Russia has decried U.S. weapons aid to Ukraine’s armed forces in the war, now around $27 billion since last year.
Although Mr. Biden moved quickly to extend the current treaty in 2021, U.S. critics have long argued the treaty is deficient, citing Russia‘s buildup of new strategic arms and the treaty’s failure to limit Moscow‘s arsenal of thousands of shorter-range “tactical” nuclear warheads and bombs.
“Russia wouldn’t be flagrantly violating the New START Treaty if the Biden administration had followed our recommendation to extend the treaty in yearly increments,” said Marshall S. Billingslea, special envoy for arms control under former President Trump. “Instead, they extended the treaty for the full five years without any conditions, and in so doing, lost all leverage.”
The Biden administration has made arms control negotiations a key element of its national security policy. However, the Russian invasion of Ukraine and China’s rapid, large-scale expansion of its nuclear arsenal have frustrated the agenda for the White House.
China is not a party to New START and has refused U.S. efforts to join new arms talks, saying its nuclear force is far smaller than those of the U.S. and Russia. But in the past several years, China’s military began building three large ICBM fields in western China where an estimated 360 new, multi-warhead missiles will be based.
Republicans on Capitol Hill said Russia‘s violations of New START highlight the rogue nature of the Russian President Vladimir Putin’s regime and the need to move quickly with U.S. nuclear modernization efforts.
“This administration needs to hold Russia accountable for its failure to abide by its own agreement,” said Sen. Deb Fischer, Nebraska Republican and ranking member of the Senate Armed Services strategic forces subcommittee. “We must also begin immediately working with our allies to shore up our nuclear deterrence and assess how these violations fundamentally change our force posture abroad,” she added.
Ms. Fisher and Senate Armed Services Committee Chairman Roger Wicker, Mississippi Republican, criticized the administration for extending New START, joined by House Armed Services Committee Chairman Mike Rogers of Alabama and fellow Republican Rep. Doug Lamborn of Colorado.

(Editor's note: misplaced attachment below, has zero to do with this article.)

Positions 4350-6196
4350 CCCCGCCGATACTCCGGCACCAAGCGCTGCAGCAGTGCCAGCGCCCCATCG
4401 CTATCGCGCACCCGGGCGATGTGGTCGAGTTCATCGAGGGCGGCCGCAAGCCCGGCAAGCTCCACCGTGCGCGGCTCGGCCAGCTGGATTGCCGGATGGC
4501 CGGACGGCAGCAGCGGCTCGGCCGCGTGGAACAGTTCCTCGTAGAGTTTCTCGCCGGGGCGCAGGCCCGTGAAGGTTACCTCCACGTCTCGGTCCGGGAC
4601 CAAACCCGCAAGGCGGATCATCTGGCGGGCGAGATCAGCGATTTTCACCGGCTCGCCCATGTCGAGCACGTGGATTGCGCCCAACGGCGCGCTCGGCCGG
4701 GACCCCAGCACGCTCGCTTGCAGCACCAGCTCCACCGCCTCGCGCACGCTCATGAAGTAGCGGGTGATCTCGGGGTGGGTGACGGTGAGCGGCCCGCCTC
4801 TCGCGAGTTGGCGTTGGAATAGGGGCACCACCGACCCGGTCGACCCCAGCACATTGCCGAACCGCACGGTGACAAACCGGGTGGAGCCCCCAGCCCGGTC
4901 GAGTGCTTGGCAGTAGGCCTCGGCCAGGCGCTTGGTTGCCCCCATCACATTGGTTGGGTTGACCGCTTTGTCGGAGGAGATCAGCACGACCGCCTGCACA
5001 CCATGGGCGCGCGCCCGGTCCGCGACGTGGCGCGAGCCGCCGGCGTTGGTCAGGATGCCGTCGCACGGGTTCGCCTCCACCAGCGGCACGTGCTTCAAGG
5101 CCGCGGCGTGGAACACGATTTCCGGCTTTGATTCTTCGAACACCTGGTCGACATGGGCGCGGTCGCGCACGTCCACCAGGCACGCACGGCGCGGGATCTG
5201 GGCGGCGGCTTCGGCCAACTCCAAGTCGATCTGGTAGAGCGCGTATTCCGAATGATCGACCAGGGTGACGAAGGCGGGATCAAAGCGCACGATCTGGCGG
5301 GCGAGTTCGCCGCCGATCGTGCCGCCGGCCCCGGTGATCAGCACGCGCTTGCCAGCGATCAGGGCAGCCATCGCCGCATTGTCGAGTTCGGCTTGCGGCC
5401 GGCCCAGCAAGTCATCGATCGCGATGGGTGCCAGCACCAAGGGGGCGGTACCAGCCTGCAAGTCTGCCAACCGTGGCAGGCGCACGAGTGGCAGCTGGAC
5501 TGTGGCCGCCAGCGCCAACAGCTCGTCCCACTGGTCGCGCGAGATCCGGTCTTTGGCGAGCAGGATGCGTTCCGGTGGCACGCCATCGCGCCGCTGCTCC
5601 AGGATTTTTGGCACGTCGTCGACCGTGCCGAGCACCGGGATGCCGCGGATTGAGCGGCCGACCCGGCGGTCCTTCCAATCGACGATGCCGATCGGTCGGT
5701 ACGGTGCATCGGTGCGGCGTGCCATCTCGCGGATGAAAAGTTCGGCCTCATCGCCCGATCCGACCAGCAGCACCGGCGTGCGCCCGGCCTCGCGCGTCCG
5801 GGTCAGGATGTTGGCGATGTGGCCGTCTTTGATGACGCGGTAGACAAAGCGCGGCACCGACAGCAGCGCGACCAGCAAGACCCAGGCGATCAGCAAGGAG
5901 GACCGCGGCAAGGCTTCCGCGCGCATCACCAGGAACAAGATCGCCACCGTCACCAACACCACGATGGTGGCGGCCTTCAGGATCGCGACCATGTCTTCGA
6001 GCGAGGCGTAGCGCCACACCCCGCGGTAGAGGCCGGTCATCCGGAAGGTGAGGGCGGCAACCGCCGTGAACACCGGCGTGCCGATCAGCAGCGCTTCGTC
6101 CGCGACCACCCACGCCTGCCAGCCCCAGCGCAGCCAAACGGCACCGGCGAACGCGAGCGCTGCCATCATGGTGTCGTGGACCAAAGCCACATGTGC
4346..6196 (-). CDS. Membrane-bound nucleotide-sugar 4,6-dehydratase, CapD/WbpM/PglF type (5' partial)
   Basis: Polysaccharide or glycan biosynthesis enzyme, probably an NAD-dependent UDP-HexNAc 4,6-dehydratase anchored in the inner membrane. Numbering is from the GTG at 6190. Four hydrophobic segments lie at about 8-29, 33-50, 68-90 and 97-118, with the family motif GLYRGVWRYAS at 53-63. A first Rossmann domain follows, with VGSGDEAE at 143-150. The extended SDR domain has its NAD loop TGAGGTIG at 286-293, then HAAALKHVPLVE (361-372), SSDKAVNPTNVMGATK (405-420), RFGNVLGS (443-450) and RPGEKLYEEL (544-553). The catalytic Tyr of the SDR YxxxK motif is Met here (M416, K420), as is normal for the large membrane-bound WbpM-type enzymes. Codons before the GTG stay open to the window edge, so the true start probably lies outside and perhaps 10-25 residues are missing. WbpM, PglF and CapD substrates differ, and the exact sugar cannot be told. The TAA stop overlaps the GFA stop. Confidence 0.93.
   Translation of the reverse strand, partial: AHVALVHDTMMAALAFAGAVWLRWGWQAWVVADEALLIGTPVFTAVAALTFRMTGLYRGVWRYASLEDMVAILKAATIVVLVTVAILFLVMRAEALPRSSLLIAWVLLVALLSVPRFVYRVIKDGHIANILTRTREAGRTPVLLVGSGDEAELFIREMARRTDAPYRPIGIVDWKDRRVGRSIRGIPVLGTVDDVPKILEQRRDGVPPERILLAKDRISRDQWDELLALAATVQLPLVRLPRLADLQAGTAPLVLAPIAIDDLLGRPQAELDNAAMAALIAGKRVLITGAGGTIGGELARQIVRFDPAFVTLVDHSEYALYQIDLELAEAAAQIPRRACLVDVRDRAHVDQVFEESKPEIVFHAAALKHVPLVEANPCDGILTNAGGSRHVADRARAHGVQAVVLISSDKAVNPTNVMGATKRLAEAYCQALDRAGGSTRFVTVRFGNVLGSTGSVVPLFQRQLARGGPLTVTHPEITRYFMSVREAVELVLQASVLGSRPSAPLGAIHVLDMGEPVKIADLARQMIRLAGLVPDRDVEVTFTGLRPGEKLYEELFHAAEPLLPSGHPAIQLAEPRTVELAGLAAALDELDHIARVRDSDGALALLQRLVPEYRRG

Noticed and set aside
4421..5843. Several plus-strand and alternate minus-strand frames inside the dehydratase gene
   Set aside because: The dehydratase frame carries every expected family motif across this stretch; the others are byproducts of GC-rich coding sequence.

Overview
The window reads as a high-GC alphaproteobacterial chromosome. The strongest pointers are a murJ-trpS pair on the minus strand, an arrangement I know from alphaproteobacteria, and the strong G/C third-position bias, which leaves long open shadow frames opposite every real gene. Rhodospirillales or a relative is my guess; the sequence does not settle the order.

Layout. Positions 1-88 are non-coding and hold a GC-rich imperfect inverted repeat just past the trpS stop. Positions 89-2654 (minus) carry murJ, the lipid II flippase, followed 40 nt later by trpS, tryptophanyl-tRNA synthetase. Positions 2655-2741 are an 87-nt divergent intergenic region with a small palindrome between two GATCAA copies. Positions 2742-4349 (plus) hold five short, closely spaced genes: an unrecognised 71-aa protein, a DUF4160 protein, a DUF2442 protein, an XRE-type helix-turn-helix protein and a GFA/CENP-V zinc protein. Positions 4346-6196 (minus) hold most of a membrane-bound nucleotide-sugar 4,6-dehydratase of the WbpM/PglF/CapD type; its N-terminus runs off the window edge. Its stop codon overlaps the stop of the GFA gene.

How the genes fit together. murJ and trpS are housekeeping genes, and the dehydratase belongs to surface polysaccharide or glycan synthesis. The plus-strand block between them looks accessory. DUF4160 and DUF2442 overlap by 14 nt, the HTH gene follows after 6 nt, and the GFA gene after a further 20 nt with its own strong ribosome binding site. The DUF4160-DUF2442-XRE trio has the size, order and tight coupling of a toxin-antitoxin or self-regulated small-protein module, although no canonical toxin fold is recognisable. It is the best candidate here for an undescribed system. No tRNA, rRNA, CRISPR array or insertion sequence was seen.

“Today’s announcement confirming Russia‘s violations of the New START treaty demonstrates that Moscow cannot be trusted to abide by any international agreement,” the four lawmakers said in a statement. “Russia has proven that it will ignore any limitation it deems inconvenient be it a legally binding treaty, or the internationally recognized borders of its neighbors.”
“Taken together, these flagrant arms control violations by Russia, strategic breakout from China, and our own diminishing nuclear deterrent signal severe peril ahead unless quickly countered,” they added, warning that the U.S. is “entering the most dangerous period since the Cold War.”
Tom Moore, a former Senate arms control specialist, said on Twitter that Russian suspension of inspections and blocking bilateral commission meetings is “clear noncompliance” that “effectively defeats the object and purpose” of New START.
But the State Department said arms control remains “an indispensable means of strengthening U.S., allied, and global security” and that it is “during times of tension when guardrails and clarity matter most.”
During the Trump administration, the United States withdrew from a separate arms treaty, the Intermediate-range Nuclear Forces treaty, after Russia deployed a new intermediate-range missile that the U.S. side said was in violation of the pact.
Questions also have been raised among arms experts over Russian compliance with New START. Critics say Russia‘s deployment of new strategic-level systems, including a nuclear-tipped drone torpedo, a nuclear-powered cruise missile and hypersonic weapons, while not covered by the treaty, has undermined the stability sought by arms agreements.